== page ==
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Ben Nadel at CFinNC 2009 (Raleigh, North Carolina) with: Mike Brunt and Dan Wilson
Ben Nadel at CFinNC 2009 (Raleigh, North Carolina) with: Mike Brunt ( @cfwhisperer ) Dan Wilson ( @DanWilson )

Irrational Guilt Over Using ORDER BY id In My ColdFusion SQL Queries

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Most of the relational database tables that I create in my ColdFusion applications have an AUTO_INCREMENT primary key, id, and some sort of createdAt date/time column. The nature of the primary key along with the nature of a timestamp means that both of these columns "increase" at the same time. Which means that - in almost all cases - I can use the id to sort the query results in chronological order. But, I have a lot of irrational guilt over doing this since the id column is not semantically the same as the createAt column. But, this guilt is stupid; and succumbing to it would actually lead to worse performance in my ColdFusion and MySQL applications.

To get a sense of what kind of database schema I'm talking about, consider the following CREATE TABLE statement:

  `id` int(10) unsigned NOT NULL AUTO_INCREMENT,
  `userID` int(10) unsigned NOT NULL,
  `name` varchar(255) NOT NULL,
  `createdAt` datetime NOT NULL,
  PRIMARY KEY (`id`),
  KEY `IX_byUser` (`userID`) USING BTREE

As you can see, I have an id column (an auto-incrementing integer) and a createAt column. As the ColdFusion application consumes this table, all INSERT operations will include a createdAt value that represents the current moment-in-time. As such, this value will never get smaller - it will only ever increase (or stay the same depending on the volume of operations per second).

To drive home the point: Both the id and createdAt columns will only ever increase over time - they will never decrease. As such, the id value can be a rough stand-in for the createdAt value in terms of sorting.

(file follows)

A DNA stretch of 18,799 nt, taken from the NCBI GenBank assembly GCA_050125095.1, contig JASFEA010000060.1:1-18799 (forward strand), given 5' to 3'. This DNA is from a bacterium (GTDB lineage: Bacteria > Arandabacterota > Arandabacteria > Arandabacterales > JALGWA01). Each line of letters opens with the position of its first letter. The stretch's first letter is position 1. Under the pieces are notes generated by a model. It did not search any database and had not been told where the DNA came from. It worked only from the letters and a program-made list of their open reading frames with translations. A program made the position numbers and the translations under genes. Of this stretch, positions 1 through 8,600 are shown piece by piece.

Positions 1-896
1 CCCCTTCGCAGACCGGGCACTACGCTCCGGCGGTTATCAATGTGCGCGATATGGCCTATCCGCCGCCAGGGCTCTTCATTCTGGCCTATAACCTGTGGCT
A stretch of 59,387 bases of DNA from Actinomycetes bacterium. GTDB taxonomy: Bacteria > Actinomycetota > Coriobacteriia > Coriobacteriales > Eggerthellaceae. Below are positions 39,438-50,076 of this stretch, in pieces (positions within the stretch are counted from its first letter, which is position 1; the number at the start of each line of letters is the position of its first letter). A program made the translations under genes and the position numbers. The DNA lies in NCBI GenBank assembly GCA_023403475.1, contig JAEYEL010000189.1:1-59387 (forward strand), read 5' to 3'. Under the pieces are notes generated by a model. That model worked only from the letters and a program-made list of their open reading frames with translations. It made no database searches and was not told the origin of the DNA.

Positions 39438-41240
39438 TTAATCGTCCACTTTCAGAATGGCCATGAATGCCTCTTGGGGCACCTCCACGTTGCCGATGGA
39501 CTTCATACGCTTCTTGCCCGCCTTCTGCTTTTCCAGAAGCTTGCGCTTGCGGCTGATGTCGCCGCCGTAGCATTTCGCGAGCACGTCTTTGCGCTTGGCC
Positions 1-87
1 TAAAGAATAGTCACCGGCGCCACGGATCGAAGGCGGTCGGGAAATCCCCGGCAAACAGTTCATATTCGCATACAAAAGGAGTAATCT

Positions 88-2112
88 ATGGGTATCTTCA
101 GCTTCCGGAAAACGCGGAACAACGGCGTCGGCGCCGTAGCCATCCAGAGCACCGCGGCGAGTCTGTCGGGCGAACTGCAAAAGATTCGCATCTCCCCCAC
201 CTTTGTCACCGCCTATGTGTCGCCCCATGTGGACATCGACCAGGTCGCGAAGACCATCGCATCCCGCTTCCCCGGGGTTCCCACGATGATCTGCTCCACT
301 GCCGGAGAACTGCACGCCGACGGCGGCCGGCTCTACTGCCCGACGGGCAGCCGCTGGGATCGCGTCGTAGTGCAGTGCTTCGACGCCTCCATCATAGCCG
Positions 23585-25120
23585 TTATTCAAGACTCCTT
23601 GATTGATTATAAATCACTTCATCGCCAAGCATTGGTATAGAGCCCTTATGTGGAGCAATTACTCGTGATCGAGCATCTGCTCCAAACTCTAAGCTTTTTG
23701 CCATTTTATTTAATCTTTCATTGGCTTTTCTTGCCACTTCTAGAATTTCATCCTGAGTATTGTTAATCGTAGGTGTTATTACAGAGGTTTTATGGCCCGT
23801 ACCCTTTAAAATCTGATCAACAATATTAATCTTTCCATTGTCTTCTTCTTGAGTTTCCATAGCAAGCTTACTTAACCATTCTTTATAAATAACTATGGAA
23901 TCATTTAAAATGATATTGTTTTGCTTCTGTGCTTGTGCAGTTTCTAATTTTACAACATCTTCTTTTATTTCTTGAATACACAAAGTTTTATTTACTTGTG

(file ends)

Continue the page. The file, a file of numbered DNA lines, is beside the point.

To see why this is actually good for performance, let's throw some test data into this table. In the following ColdFusion code, I'm just going to execute 5,000 INSERT statements, each with a createdAt date on a unique day (to keep things simple):


	// Increase the page-request timeout so that our 5,000 queries have time to run.
	cfsetting( requestTimeout = 300 );

	for ( i = 1 ; i <= 5000 ; i++ ) {

		userID = randRange( 1, 100 );
		name = "Doc for user #userID#, v#createUuid()#";
		// NOTE: For the sake of the demo data, we want to the DATE and the PKEY to
		// increment in lock-step. This is how the data would work normally; but, since
		// we're populating the demo data programmatically, we have to force the
		// synchronicity a bit.
		createdAt = createDate( 1990, 1, 1 )
			.add( "d", i )

		createDoc( userID, name, createdAt );


	// ------------------------------------------------------------------------------- //
	// ------------------------------------------------------------------------------- //

	* I create a record in the doc table using the given properties.
	public void function createDoc(